The first hour was taken easily for Kristoff as he averaged 184w, 2.46 w/kg with a low heart rate of 113 bpm average during this time. The first spike in effort came at the intermediate sprint which was after 82.5 km of racing.
These sprints are critical for any riders with ambition to go for the Green Points Jersey and they are fiercely contested, as we can see from his data. In the ramp up to the sprint Alexander did one minute at 431w, 5.71 w/kg before he then unleashed a powerful 30 second effort in the last 450m to the sprint line which saw him average 709w, 9.39w/kg and maxing at 1233w, 16.33 w/kg. This effort was enough for him to win the intermediate sprint ahead of Sonny Colbrelli (Bahrain-Merida) and Michael Matthews (Sunweb). This would have given him confidence for the final sprint to the line in Liege.
The race started to ramp up the pace as they pushed hard through the wet conditions to bring back the leading duo of Phinney and Offredo. On the on final climb of the day, Cat 4 Cote d’Olne, the break still had a substantial advantage and the effort can be seen here in Kristoff’s file. On this climb he rode at an average of 414w, 5.88 w/kg for the 3:03 it took for them to crest the climb. They rode up this climb at a very fast 32.8 kph. From this point to the finish it was all about positioning for him and his team as they made sure they had their team sprinter close to the front.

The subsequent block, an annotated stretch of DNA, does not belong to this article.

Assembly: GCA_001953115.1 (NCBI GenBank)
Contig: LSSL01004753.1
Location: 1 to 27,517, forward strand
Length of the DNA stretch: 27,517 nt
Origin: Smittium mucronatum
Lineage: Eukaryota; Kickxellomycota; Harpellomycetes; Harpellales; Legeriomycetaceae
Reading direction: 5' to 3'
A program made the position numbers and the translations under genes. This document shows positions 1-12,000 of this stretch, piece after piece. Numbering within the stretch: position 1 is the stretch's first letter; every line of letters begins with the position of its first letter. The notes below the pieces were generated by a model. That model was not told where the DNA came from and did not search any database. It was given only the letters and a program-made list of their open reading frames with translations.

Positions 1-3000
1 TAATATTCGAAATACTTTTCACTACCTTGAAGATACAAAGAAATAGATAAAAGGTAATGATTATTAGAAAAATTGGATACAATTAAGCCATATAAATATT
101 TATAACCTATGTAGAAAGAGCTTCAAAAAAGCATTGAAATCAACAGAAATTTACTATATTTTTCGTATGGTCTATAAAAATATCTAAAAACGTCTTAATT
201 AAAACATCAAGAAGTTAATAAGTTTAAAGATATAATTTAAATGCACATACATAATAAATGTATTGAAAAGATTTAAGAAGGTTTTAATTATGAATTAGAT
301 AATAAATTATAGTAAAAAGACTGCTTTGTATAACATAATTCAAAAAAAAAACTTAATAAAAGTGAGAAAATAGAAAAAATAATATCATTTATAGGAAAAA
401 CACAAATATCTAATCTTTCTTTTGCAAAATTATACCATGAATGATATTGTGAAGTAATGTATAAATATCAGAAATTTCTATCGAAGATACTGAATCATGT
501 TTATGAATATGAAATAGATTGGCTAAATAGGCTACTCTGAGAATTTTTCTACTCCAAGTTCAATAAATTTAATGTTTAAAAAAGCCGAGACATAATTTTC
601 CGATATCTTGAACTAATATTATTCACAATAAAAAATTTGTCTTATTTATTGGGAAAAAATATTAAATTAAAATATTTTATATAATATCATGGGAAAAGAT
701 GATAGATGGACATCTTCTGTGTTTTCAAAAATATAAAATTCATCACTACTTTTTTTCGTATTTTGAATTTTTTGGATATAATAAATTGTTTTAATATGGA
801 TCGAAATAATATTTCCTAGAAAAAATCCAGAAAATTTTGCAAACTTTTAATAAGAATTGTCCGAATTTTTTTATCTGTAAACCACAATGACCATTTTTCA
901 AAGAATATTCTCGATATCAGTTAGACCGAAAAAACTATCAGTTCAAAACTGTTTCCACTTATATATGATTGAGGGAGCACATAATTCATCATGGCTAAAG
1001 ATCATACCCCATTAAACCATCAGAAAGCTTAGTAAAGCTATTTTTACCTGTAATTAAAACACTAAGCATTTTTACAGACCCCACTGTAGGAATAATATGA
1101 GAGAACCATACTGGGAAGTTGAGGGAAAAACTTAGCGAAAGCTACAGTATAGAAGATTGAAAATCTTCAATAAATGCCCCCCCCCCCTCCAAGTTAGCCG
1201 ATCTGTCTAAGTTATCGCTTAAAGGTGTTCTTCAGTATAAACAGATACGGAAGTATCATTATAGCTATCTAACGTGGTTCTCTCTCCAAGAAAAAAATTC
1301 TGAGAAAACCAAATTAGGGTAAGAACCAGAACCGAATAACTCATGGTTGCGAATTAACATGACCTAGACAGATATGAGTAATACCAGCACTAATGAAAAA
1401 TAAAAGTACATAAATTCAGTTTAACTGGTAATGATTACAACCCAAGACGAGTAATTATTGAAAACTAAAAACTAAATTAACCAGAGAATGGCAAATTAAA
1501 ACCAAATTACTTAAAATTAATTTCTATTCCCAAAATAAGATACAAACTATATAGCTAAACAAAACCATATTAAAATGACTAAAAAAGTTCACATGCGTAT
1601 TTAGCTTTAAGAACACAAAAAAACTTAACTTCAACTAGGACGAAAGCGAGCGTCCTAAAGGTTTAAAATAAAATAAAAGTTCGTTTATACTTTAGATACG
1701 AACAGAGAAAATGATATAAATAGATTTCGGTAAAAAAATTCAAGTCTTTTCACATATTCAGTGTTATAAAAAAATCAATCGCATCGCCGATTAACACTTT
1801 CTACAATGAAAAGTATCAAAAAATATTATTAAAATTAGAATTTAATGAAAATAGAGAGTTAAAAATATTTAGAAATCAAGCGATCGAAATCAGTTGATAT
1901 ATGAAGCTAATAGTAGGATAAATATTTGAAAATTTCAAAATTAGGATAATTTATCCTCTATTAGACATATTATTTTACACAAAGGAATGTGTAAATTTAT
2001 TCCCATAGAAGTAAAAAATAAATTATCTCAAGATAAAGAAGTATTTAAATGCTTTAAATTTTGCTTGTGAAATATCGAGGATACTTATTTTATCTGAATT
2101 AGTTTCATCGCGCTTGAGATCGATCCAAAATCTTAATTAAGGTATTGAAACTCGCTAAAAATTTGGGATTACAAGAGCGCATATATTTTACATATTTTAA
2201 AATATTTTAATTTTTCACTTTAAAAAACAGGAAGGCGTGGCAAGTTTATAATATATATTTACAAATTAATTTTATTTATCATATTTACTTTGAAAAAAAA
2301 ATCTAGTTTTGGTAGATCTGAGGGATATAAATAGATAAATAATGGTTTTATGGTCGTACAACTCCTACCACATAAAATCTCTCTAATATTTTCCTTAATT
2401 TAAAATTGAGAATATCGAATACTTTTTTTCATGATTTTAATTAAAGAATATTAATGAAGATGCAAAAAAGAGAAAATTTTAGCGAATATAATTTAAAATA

In the sprint for the line Kristoff’s poor positioning in the final 2 km made it hard for him to make up ground as the leading teams pushed close 60 kph in the lead out to the finish. If we look at the final 4.2km he rode at an average power of 406w, 5.36w/kg averaging a staggering 57.7kph and maxing out at 70kph. This final 4.2km took him 4:23 minutes to complete.
The final 500m of the sprint saw Kristoff try to make up places as he was caught too far back and made a big initial effort to push closer to the front. In the final 500m he averaged 640w, 8.47w/kg, hitting a max of 1248, 16.53w/kg. This effort was enough to see him finish 15th, which would have been a disappointing result for one of the pre-stage favourites.